Although earthquake prediction remains elusive, earth scientists have made tremendous progress in understanding how, why and where earthquakes occur. Much of modern seismic hazards analysis has its foundations in the knowledge and understanding that came out of the careful study of the 1906 earthquake. In this centennial year of that event, it is fitting to review the progress in earthquake research over the past century. The speakers -- a husband and wife – will talk about the current status of earthquake prediction efforts, including the potential for breakthroughs from exciting new experiments they are carrying out. They will share information about a recent discovery of seismic rumblings and fault movements and new techniques to indicate times of increased earthquake probability in various regions.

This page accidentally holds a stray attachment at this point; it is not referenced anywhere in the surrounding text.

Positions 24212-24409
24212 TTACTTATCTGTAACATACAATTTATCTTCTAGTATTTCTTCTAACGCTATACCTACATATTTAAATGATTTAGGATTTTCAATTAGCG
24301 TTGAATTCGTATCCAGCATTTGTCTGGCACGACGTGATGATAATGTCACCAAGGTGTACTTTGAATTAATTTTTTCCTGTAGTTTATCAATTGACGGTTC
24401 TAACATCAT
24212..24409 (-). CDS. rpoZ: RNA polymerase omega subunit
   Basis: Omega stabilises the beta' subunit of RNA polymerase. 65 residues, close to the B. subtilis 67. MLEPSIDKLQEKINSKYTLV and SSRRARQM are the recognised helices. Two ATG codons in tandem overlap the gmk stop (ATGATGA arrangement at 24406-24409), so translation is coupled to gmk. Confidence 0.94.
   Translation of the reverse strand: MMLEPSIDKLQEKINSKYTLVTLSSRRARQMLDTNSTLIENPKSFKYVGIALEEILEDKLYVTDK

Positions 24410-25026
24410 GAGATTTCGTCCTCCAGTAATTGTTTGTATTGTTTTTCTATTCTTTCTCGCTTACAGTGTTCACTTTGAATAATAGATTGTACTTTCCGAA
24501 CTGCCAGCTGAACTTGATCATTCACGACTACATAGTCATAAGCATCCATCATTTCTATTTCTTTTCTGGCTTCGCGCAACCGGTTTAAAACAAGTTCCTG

Mark Zoback is a Professor of Geophysics. His research interest include: Forces that act within the earth's crust and their influence on processes related to plate tectonics, earthquakes and oil and gas.
Mary Lou Zoback is a Senior Research Scientist with the United States Geological Survey. Her research interest include: The relationship between earthquakes and stress in the earth's crust.